Give peace with Iran a chance; additional sanctions would sabotage process

For the first time in 35 years, the United States and Iran are close to resolving key diplomatic differences.

A temporary, six-month nuclear accord between Iran and several world powers, signed in Geneva in November, begins this week and could serve as a steppingstone to a permanent resolution of the Iranian nuclear issue.

In exchange for dismantling Iran's nuclear arms program, world powers agree to provide billions of dollars in badly needed sanctions relief to the country whose economy is in crisis.

It might work — unless Congress kills it before it even has a chance to work.

The Nuclear Weapon Free Iran Act of 2013, before the Senate right now, would do just that. Impelled largely by election-year fears and powerful lobbying groups, the bill calls for reinstated sanctions if it does not dismantle its "illicit nuclear infrastructure."

But the Geneva accord allows Iran to enrich low-level uranium at levels used in nuclear power and medicine, implicitly contravening this demand of the Senate.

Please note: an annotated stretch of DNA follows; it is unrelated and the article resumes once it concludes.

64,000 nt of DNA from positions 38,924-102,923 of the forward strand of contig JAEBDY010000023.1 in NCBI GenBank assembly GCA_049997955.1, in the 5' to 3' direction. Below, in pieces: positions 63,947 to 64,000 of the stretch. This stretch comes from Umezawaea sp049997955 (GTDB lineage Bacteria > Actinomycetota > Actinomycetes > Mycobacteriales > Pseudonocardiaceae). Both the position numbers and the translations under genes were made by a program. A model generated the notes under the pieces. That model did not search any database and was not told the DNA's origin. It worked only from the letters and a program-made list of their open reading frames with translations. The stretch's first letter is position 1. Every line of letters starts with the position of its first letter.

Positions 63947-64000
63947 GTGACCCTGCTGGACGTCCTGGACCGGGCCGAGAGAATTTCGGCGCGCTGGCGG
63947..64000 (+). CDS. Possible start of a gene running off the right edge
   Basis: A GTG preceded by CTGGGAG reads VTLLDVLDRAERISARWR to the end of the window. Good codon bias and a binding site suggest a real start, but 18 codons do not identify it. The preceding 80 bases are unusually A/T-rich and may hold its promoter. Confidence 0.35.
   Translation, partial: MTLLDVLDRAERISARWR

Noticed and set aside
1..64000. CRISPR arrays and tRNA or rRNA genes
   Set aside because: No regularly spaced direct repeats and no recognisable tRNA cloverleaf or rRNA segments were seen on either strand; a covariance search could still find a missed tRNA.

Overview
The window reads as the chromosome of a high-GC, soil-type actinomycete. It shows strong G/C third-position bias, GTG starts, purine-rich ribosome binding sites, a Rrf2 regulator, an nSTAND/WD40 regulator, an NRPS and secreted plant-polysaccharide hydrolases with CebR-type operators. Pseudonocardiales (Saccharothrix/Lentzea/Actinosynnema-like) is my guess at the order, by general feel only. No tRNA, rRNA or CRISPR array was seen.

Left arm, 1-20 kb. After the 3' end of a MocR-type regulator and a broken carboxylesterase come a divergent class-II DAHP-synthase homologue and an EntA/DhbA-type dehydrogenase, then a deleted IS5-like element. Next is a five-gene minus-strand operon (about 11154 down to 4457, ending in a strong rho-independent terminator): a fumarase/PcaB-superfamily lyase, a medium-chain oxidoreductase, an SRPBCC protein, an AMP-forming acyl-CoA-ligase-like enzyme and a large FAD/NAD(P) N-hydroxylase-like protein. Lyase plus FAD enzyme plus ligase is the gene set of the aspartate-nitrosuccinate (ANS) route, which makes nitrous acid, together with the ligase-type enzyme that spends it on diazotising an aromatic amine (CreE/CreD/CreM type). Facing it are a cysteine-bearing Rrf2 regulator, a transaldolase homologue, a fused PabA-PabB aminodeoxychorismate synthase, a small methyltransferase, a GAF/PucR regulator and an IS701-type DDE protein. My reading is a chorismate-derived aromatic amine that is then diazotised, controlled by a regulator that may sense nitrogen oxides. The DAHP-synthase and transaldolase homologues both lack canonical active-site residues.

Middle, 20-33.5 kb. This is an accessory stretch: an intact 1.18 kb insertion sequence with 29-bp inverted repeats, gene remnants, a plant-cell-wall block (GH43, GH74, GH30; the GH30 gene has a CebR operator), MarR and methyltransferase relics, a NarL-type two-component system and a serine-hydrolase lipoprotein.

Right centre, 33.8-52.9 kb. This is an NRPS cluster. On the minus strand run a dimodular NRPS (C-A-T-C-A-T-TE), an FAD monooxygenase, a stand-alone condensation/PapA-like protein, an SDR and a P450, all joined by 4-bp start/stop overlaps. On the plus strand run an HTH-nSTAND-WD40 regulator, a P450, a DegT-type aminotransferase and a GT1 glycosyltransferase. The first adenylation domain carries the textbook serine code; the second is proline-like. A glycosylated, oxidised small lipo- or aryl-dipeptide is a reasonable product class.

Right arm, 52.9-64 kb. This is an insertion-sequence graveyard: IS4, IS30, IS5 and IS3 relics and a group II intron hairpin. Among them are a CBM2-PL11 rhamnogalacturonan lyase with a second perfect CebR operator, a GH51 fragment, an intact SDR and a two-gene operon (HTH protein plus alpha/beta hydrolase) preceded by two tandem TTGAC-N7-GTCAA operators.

The bill, supported by many Democratic senators in opposition to their own president and Majority Leader Harry Reid, also demands that Iran cease most ballistic missiles test.

However, that was not a condition of the Geneva accord, making it seem that the United States — without support from its allies — is moving the goalposts in the negotiations.

If Iran does not negotiate in good faith, which is possible, the United States and its allies could, and should, impose tougher sanctions. And the fact that Congress is eager to do so might provide extra incentive for the negotiation.

But passing the bill now — right after Iran has done what was required to get to this point — would make it harder to achieve a resolution.

It would damage the ability of President Hassan Rouhani and Foreign Minister Mohamad Zarif to continue the peace process in defiance of powerful opposition in the Iranian government.

The bill ties President Barack Obama's hands at one of the most sensitive diplomatic moments for world security.

Lawmakers who were quick to censure opposition to the Iraq war as undermining the commander-in-chief seem to have no qualms about doing just that now.

The chance to negotiate an agreement with the Iranians does not come often. The pressure built from a decade of sanctions has ushered in a more moderate government that seems to have the backing of the Ayatollah.

Despite the Senate's best effort to sabotage the deal, it's a chance that we should seize.